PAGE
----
After three years in Lebanon, now COOPI is also near to the homeless in Syria
Six years have passed since the beginning of the crisis in Syria and the situation is still considered as of humanitarian emergency. So far the Syrian crisis has claimed 400.000 victims and more than 12 Million people have abandoned their homes and lives in Syria.
There are about 1 Million refugees in Europe, 4.8 Million refugees in neighboring countries and around 6.6 Million internally displaced people, living in precarious conditions regarding basic necessities: first of all, the safety of food. In particular the district of Damascus is in third place of having the necessity of alimentary support and it is in second place after Aleppo for people in need of assistance.
The first project of aid is being put into action
Following the opening of COOPI headquarters in Syria in December, from early February on wards the project “Alimentary support in response to the Syrian crisis in the metropolitan district of Damascus” is to be put into practice, in collaboration with Mezzaluna Rossa Arabo-Siriana (SARC). Having dealt with the emergency of Syrian refugees from Lebanon for the past three years, COOPI is now preparing itself to become an active part of humanitarian aid in Syria itself.
First women, head of the family
The project of COOPI and SARC aims to provide immediate support to the most vulnerable homeless people in the southwestern part of Damascus and within its rural area constituted of the sub-district Qatana: Those with women as head of the family, those with more than four minors, those with children aged 0 to 5 years and those with “special needs” (such as the chronically ill, people with disabilities, pregnant or nursing women).
Goal: Food self-sufficiency
Within the project’s area of intervention, the conflict has contributed to the continuous increase of costs of alimentary goods. Currently, the 436.000 homeless families registered in Damascus and the 83.000 registered in Qatana, spend 21.813 Syrian pounds every month for alimentary products: 66% of their average monthly income of 33.000 Syrian pounds.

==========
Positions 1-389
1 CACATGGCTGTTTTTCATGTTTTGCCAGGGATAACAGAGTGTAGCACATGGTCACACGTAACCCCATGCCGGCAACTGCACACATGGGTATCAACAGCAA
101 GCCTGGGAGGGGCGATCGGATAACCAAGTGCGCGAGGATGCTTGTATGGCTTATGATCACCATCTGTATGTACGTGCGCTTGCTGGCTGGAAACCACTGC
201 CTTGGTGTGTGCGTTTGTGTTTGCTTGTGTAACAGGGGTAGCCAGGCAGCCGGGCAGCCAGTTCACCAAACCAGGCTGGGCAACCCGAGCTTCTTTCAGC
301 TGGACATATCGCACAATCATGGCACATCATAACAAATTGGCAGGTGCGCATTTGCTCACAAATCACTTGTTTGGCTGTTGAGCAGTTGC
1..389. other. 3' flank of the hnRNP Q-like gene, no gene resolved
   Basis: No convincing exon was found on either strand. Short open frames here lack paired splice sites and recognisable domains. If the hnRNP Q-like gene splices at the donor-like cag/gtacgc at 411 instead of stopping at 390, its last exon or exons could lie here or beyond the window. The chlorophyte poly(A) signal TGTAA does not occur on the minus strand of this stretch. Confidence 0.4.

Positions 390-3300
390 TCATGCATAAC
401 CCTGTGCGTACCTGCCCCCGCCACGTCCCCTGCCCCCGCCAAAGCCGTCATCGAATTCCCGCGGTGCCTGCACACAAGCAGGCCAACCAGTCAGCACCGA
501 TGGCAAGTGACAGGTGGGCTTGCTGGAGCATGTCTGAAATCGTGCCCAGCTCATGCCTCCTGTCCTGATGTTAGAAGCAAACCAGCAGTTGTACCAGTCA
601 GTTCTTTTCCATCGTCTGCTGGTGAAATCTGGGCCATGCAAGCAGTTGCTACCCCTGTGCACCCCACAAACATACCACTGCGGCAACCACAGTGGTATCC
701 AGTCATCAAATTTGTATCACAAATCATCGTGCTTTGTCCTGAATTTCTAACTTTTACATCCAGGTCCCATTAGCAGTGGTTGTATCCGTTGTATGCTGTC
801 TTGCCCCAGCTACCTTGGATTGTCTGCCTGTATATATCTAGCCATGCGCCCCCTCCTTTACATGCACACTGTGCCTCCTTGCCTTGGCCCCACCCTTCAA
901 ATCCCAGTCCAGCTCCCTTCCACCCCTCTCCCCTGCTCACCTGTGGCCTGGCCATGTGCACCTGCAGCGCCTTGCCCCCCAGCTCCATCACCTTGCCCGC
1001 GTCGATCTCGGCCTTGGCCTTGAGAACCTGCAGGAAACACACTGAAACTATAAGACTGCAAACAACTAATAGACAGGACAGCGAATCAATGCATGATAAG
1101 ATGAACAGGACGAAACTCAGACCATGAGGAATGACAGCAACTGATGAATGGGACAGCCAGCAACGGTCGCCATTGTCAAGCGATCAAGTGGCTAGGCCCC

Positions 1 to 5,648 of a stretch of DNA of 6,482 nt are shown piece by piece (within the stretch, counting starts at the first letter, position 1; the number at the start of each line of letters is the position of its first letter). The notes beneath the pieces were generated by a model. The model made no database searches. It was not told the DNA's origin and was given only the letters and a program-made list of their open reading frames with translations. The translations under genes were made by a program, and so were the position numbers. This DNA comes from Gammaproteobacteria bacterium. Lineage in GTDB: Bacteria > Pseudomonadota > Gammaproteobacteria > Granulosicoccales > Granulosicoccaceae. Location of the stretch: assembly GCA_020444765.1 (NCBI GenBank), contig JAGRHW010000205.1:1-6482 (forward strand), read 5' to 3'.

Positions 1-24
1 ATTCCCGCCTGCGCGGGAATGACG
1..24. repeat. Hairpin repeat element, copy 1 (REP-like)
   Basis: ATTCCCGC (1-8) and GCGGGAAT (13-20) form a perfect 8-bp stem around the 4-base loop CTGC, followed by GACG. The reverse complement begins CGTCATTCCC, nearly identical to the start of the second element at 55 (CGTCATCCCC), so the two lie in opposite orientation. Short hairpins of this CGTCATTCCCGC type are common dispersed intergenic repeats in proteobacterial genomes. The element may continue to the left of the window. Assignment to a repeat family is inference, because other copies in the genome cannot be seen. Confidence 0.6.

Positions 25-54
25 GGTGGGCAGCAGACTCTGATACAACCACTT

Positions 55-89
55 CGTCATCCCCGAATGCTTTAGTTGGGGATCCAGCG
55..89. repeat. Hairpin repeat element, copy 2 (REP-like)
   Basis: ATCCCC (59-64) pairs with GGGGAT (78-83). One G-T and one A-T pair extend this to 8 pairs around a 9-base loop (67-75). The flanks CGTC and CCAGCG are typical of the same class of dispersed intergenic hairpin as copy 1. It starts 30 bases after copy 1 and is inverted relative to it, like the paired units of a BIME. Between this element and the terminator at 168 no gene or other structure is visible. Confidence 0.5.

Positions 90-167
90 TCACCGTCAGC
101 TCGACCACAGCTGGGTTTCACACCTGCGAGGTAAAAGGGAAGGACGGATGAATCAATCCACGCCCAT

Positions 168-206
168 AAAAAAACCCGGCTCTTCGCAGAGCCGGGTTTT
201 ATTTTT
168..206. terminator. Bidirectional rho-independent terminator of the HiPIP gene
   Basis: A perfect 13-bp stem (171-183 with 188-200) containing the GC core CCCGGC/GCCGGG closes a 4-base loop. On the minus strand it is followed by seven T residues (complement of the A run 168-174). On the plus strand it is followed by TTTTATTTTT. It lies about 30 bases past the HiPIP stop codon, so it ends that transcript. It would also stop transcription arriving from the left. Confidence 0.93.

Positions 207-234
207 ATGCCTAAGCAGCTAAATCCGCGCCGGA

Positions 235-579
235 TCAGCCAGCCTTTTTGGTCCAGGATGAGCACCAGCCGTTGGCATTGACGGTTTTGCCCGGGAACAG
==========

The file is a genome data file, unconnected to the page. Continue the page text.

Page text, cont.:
In order to promote these families in being self-sufficient in food and to reduce the risk of physical and sexual exploitation, to which women are exposed to when travelling to markets – increasingly decentralized and less safe – the project foresees the distribution of kits and training courses in order to create urban gardens and chicken sheds that can cover the needs of 850 families governed by women, for a total of 18.000 individual beneficiaries. The distribution of material and the accompanying of beneficiaries within training sessions provided on the sites of intervention, will be implemented by SARC volunteers and coordinated by COOPI staff present.
Food and water: our areas of intervention
“This project is the first step of our humanitarian intervention in Syria” – explains Uberto Pedeferri, Area Manager of the Middle East. “Having carefully considered the needs and possibilities for action, we are pleased to begin our work, undergoing important collaborations on national and international levels. Our goal is to expand the area of intervention, both on sectoral and geographical levels: we hope to reach other areas in high need very soon, such as in Aleppo, working for the access of food and water”.